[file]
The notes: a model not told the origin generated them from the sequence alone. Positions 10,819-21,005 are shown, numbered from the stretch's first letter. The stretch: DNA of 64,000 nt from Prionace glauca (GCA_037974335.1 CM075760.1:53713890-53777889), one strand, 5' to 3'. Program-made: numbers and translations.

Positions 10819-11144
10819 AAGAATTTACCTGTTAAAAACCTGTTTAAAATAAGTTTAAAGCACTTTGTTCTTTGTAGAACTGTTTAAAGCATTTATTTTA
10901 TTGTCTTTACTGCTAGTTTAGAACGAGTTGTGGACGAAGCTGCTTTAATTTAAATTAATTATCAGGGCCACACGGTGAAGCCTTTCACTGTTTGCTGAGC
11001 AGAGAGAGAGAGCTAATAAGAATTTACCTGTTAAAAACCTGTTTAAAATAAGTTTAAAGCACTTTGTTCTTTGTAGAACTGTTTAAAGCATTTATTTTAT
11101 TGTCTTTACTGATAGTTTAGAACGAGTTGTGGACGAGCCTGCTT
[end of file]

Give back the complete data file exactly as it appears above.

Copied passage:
The notes: a model not told the origin generated them from the sequence alone. Positions 10,819-21,005 are shown, numbered from the stretch's first letter. The stretch: DNA of 64,000 nt from Prionace glauca (GCA_037974335.1 CM075760.1:53713890-53777889), one strand, 5' to 3'. Program-made: numbers and translations.

Positions 10819-11144
10819 AAGAATTTACCTGTTAAAAACCTGTTTAAAATAAGTTTAAAGCACTTTGTTCTTTGTAGAACTGTTTAAAGCATTTATTTTA
10901 TTGTCTTTACTGCTAGTTTAGAACGAGTTGTGGACGAAGCTGCTTTAATTTAAATTAATTATCAGGGCCACACGGTGAAGCCTTTCACTGTTTGCTGAGC
11001 AGAGAGAGAGAGCTAATAAGAATTTACCTGTTAAAAACCTGTTTAAAATAAGTTTAAAGCACTTTGTTCTTTGTAGAACTGTTTAAAGCATTTATTTTAT
11101 TGTCTTTACTGATAGTTTAGAACGAGTTGTGGACGAGCCTGCTT